maxInstances xs = maximum $map (snd)$ countInstances xs


The parens around countInstance and snd are unnecessary (it's not terrible to leave them, just pointing that out). HLint is a useful tool that can provide such hints for you!

Oh, and also, in the second case; multiple $ are a bit less readable; consider this instead: maxInstances xs = maximum . map (snd) . countInstances$ xs


This expresses it in a truly functional way, and makes it susceptible to eta-reduction!:

maxInstances = maximum . map (snd) . countInstances


This is called point-free (not to be confused with pointless :)) notation, and makes it extremely clear that the function is indeed a composition of other functions ((.) is Haskell's composition operator).

I'll add more if I notice any more areas for improvement.

I'm surprised nobody mentioned the thing that stood out to me the most: the definition of triples:

triples :: [a] -> [[a]]
triples (x:xs)
| length (x:xs) < 3 = []
| otherwise = (x:take 2 xs) : triples xs


This is tremendously inefficient: an O(N2) algorithm instead of O(N) just because of the repeated calls to length. Instead, you should just use pattern matching:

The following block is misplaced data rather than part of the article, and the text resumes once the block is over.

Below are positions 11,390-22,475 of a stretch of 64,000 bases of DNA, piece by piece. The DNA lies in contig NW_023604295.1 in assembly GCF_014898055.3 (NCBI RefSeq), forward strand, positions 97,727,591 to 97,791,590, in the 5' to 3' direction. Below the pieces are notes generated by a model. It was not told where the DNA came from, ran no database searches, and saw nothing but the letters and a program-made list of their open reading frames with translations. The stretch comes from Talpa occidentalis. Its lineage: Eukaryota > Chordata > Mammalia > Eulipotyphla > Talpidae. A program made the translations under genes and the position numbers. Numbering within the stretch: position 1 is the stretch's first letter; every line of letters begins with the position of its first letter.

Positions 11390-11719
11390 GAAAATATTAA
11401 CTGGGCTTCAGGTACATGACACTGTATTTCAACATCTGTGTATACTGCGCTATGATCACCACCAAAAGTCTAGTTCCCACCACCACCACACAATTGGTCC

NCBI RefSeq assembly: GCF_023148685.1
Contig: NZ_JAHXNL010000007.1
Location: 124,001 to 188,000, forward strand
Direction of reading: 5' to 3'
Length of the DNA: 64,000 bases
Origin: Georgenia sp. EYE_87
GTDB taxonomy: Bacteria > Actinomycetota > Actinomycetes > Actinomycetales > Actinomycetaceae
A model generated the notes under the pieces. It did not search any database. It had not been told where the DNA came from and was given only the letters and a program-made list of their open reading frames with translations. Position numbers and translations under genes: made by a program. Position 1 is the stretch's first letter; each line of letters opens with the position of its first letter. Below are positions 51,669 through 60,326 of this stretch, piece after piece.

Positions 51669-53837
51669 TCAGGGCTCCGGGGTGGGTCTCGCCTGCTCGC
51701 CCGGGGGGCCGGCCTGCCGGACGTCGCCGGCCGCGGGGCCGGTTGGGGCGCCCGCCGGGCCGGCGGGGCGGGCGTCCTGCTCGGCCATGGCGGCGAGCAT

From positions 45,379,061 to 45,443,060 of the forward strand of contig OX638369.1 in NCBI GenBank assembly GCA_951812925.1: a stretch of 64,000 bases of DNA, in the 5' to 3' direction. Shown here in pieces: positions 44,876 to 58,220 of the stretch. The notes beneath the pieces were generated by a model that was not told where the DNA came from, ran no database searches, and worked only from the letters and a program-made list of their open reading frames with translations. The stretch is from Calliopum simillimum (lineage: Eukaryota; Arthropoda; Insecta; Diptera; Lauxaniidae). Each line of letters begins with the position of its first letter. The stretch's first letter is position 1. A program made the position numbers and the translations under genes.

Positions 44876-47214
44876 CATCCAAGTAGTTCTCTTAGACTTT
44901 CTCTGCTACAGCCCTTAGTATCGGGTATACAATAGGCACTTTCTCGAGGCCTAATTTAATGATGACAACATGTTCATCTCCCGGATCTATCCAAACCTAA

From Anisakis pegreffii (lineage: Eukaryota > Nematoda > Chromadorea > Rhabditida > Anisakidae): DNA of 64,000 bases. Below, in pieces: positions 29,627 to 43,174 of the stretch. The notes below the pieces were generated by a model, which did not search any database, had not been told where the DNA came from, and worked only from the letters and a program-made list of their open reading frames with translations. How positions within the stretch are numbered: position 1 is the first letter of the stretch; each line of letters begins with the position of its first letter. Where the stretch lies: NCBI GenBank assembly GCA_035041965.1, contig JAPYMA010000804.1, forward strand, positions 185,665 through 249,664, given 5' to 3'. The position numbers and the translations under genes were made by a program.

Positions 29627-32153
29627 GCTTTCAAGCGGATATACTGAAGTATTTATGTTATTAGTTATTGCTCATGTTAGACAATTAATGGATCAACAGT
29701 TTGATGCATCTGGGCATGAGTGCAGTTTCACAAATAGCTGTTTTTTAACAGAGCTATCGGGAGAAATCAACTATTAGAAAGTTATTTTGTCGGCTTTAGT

triples :: [a] -> [[a]]
triples (x:y:z:xs) = [x,y,z] : triples (y:z:xs)
triples _ = []


You can additionally use an as-pattern to avoid re-building the list (y:z:xs):

triples :: [a] -> [[a]]
triples (x:more@(y:z:xs)) = [x,y,z] : triples more
triples _ = []


Relatedly, another of the answers pointed out the inexhaustive pattern match in isMiddleMax: it only works for lists of length exactly 3. A workaround was proposed, but the real answer is: use a 3-tuple instead of a list! This means changing the type of triples to [a] -> [(a,a,a)], and then isMiddleMax is super easy to write. You need a small change to localMaxima as well, to consume the new type:

triples :: [a] -> [(a,a,a)]
triples (x:more@(y:z:xs)) = (x,y,z) : triples more
triples _ = []

isMiddleMax :: Ord a => (a,a,a) -> Bool
isMiddleMax (x,y,z) = y > x && y > z

localMaxima :: [Integer] -> [Integer]